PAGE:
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Governor and Other State Leaders Recognize Health Centers as Innovators in Patient-Centered Care

3-9-12 Feature Story:

Governor Deval Patrick, Executive Office of Health and Human Services Secretary JudyAnn Bigby, MD, House Majority Leader Ronald Mariano and Health Care Financing Chair Steven Walsh joined with the state's 50 community health centers on Thursday, March 8 to promote their quality, cost-effective model of care and ongoing role in health reform efforts.

Addressing a crowd that included health center administrators and clinicians as well as legislative aides and health center advocates, the Governor praised the role of health centers in pioneering preventive and patient-centered models of care and called them a "solution" to state efforts aimed at reducing health costs and improving health quality for Massachusetts' residents.

Community health centers have played a critical role in the implementation of Massachusetts' health reform law. Since the law was launched in 2006, the state's health centers have expanded their hours of operation, increased capacity to handle urgent health care needs and added 100,000 new patients to their ranks. The Commonwealth's health centers have done this with remarkable efficiency. Between 2007 and 2009 health centers received an average rate increase of 4.6 percent for the services they provide to nearly 800,000 state residents. Over the same time period, the median annual private insurance premium cost for families jumped 10 percent while costs borne by small employers rose 12 percent.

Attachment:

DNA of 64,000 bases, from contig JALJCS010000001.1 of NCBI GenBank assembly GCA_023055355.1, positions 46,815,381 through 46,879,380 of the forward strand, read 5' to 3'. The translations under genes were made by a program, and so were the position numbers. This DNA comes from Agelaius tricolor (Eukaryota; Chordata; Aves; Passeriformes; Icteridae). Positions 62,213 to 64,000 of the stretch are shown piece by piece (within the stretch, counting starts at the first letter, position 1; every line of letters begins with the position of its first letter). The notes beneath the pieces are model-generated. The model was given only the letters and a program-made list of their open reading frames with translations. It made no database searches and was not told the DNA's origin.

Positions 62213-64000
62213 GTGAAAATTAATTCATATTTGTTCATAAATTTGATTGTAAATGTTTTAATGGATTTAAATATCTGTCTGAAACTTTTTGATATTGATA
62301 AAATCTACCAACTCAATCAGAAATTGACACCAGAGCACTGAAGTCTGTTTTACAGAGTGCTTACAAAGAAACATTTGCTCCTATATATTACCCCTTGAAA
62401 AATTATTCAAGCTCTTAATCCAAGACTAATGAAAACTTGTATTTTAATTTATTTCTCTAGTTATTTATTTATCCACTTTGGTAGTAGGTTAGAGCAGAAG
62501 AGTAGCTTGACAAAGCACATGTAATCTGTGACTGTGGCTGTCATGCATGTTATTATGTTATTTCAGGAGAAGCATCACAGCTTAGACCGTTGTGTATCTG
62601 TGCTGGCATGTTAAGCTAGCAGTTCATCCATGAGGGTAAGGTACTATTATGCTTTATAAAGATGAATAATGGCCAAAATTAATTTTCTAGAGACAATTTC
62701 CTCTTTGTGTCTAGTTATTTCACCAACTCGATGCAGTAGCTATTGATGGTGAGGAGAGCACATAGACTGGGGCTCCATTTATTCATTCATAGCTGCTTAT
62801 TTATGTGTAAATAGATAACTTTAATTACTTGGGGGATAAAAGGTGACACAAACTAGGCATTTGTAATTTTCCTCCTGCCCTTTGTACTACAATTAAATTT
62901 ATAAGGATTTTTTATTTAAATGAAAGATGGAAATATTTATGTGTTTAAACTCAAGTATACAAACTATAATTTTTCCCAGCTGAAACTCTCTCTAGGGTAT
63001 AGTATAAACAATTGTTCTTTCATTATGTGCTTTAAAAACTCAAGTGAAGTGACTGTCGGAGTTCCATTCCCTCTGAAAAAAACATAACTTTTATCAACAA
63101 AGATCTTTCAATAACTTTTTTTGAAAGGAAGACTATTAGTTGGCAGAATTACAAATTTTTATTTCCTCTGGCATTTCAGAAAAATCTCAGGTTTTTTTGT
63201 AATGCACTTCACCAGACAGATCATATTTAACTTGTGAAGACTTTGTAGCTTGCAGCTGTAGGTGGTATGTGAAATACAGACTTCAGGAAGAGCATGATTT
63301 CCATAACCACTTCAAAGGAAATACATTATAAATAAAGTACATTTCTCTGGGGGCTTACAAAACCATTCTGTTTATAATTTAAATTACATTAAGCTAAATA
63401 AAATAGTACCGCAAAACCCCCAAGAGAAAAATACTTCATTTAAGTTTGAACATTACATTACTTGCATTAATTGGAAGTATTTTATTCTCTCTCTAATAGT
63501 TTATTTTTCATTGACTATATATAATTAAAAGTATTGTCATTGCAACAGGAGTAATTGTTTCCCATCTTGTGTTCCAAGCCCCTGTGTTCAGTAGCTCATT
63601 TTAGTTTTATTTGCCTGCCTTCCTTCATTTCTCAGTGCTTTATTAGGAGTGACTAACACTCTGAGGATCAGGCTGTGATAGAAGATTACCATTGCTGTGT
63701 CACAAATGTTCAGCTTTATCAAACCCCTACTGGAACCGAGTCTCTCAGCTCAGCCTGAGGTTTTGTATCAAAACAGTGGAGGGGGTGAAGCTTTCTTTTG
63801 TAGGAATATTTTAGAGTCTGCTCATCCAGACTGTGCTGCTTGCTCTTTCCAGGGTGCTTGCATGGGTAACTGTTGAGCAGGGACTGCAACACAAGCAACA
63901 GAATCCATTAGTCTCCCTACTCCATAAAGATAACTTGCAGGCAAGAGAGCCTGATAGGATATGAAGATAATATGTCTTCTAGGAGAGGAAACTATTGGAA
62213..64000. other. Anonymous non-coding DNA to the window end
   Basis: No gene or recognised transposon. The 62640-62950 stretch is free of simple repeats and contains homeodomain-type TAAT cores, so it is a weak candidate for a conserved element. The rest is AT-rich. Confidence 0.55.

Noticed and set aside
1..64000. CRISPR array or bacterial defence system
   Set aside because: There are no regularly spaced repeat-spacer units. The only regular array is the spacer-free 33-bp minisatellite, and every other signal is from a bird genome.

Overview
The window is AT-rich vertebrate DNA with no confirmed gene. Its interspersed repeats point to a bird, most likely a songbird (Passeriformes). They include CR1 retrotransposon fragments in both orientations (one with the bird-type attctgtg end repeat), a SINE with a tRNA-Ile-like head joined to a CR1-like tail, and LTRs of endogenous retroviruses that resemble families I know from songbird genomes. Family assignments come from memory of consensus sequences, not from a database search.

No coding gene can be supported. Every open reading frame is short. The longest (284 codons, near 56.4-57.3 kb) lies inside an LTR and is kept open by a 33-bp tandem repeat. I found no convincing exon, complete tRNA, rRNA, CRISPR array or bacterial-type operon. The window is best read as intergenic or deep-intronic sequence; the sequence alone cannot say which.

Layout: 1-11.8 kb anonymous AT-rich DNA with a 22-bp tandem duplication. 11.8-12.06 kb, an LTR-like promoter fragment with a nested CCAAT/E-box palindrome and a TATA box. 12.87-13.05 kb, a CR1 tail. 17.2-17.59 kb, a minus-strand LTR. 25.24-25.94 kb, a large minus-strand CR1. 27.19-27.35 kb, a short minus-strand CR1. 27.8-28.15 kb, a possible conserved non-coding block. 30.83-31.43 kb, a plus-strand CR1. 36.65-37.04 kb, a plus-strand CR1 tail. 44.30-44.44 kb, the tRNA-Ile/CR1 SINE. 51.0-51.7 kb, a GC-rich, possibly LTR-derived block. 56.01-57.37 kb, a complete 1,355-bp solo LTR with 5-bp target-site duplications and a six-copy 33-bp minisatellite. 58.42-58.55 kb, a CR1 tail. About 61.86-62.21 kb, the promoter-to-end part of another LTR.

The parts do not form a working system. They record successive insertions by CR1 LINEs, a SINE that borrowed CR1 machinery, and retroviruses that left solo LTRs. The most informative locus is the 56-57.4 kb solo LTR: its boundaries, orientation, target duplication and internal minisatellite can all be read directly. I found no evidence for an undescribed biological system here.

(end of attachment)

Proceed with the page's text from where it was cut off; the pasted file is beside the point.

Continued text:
Nationally, health centers are recognized as one of the most successful public programs ever created, with thousands of studies documenting their quality care, ability to keep costs down for Medicaid and other insurers, and role in creating jobs in economically challenged communities. According to a recent study by the George Washington University, health centers generate annual savings of $24 billion ($1,263 per person) as a result of reducing the rate of preventable hospitalizations, inpatient days, and emergency room use across the health system.

Because of their time-tested, comprehensive approach to health care that saves money and improves health, community health centers are the cornerstone of the President's efforts to grow the nation's primary care infrastructure. The expansion strategy includes increasing health center services and sites of care, and doubling the number of patients served by them from 20 to 40 million by 2015. With ongoing fiscal uncertainty at the federal level - particularly around the fate of the national health reform law - community health centers remain at risk for cuts that could impact their ability to sustain and grow services in Massachusetts. Advocates called on state leaders yesterday to make investments in their facilities, workforce and care initiatives that will allow them to continue delivering their quality, cost-effective care to one out of eight state residents.

Over 200 representatives from more than 30 health centers attended the annual event, which included a morning legislative briefing with EOHHS Secretary JudyAnn Bigby, MD and a community health center exhibit fair in the State House Great Hall highlighting their comprehensive, patient-centered care.

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